image credit The Daily Beast
A document showing the "optimal" (hand-written note & arrow) selection of a solid-structured work environment (example: bricks; use in reality: trailers), but not a "blast-resistant" structure, which would have saved lives in the 2005 BP Texas City Refinery explosion.
"At Texas City, all of the fatalities and many of the serious injuries occurred in or around the nine contractor trailers near the isom unit, which contained large quantities of flammable hydrocarbons and had a history of releases, fires, and other safety incidents. A number of trailers as far away as two football fields were heavily damaged."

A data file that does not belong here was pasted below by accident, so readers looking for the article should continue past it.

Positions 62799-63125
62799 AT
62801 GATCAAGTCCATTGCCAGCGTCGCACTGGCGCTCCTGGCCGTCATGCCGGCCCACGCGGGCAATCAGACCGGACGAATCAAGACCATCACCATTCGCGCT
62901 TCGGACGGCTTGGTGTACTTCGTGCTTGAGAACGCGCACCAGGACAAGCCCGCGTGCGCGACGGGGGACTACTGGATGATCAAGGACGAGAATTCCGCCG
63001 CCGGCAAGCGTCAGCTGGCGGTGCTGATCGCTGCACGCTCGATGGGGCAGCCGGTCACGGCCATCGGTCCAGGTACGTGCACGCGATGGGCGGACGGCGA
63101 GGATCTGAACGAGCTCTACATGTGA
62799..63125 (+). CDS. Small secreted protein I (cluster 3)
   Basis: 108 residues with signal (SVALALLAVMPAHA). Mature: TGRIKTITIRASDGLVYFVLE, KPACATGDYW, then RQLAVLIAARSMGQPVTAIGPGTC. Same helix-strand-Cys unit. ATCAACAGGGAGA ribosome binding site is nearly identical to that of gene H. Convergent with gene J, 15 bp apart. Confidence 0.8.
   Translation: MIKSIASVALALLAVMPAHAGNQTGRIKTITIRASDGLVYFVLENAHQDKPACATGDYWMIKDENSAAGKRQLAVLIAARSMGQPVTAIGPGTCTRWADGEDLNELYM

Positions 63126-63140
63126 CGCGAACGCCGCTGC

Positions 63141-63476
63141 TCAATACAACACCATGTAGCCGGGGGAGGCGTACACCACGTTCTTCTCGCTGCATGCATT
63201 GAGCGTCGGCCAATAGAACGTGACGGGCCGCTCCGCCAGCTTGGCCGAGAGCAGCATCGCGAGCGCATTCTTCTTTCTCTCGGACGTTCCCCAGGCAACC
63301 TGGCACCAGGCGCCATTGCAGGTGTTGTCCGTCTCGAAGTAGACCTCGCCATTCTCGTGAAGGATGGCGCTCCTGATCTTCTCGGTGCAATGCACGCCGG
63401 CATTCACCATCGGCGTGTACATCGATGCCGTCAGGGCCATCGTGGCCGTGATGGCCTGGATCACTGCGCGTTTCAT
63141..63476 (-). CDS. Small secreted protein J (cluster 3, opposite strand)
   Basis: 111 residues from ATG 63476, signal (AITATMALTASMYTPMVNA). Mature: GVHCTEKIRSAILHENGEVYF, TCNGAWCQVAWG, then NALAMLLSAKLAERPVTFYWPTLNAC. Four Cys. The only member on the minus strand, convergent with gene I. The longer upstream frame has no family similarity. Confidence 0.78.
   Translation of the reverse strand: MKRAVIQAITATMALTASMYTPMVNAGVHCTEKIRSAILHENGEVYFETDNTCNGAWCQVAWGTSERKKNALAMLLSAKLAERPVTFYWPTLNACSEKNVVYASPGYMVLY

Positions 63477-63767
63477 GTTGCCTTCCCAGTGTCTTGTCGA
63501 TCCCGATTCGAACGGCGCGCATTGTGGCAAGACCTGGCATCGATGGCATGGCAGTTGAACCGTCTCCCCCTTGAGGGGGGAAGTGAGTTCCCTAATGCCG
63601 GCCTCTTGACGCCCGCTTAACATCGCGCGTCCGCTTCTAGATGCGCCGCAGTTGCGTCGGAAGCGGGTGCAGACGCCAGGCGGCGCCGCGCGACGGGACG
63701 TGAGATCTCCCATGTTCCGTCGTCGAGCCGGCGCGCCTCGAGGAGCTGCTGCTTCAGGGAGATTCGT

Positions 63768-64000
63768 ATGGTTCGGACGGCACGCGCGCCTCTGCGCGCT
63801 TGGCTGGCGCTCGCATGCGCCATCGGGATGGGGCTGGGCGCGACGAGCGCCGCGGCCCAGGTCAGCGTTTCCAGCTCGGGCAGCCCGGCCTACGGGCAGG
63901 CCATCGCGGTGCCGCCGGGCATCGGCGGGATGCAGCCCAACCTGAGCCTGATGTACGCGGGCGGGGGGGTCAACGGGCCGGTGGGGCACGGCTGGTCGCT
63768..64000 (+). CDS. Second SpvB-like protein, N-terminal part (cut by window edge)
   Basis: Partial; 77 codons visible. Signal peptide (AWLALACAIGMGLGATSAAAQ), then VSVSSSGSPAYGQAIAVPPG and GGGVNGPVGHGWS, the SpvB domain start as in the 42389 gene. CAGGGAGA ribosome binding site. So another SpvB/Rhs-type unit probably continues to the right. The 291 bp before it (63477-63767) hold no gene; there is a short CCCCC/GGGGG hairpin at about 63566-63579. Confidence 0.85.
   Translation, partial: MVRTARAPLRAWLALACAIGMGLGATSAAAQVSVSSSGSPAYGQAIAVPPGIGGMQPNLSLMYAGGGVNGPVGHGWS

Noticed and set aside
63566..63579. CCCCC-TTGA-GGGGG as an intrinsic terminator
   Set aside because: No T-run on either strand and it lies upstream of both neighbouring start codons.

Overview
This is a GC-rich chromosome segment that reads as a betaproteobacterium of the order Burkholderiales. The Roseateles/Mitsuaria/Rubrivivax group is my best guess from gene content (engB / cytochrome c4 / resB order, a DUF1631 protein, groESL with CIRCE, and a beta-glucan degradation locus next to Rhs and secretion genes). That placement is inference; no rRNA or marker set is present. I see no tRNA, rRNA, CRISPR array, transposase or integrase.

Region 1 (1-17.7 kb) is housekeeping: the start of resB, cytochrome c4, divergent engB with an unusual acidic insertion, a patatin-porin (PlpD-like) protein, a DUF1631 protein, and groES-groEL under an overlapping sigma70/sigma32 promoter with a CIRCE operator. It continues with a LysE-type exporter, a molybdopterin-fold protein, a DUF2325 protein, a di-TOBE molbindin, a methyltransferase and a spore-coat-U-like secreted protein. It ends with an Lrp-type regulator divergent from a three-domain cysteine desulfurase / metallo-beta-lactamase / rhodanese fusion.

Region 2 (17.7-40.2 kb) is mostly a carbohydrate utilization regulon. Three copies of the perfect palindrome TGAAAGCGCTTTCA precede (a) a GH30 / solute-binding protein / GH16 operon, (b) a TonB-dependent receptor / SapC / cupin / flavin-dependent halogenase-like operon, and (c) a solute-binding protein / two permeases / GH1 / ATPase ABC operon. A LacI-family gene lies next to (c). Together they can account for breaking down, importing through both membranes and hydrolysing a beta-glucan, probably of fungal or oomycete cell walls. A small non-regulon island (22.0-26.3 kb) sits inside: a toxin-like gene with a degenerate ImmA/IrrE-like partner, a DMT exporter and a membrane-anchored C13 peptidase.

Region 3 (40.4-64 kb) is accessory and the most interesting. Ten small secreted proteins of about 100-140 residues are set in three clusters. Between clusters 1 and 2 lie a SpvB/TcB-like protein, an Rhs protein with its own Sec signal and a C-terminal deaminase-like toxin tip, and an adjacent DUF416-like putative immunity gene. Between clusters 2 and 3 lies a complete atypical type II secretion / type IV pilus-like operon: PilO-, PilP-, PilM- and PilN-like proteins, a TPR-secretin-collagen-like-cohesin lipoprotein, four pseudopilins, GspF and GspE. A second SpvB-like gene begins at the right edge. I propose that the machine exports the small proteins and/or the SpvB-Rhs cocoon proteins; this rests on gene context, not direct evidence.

"Last year, the Occupational Safety and Health Administration levied the largest monetary penalty in its history, $87 million, for "failing to correct safety problems identified after a 2005 explosion that killed 15 workers at its Texas City, Texas refinery."
Hmm...makes you think. If BP hasn't made the necessary changes after five years, could there be parallels to the Gulf case?
Full article here (The Daily Beast)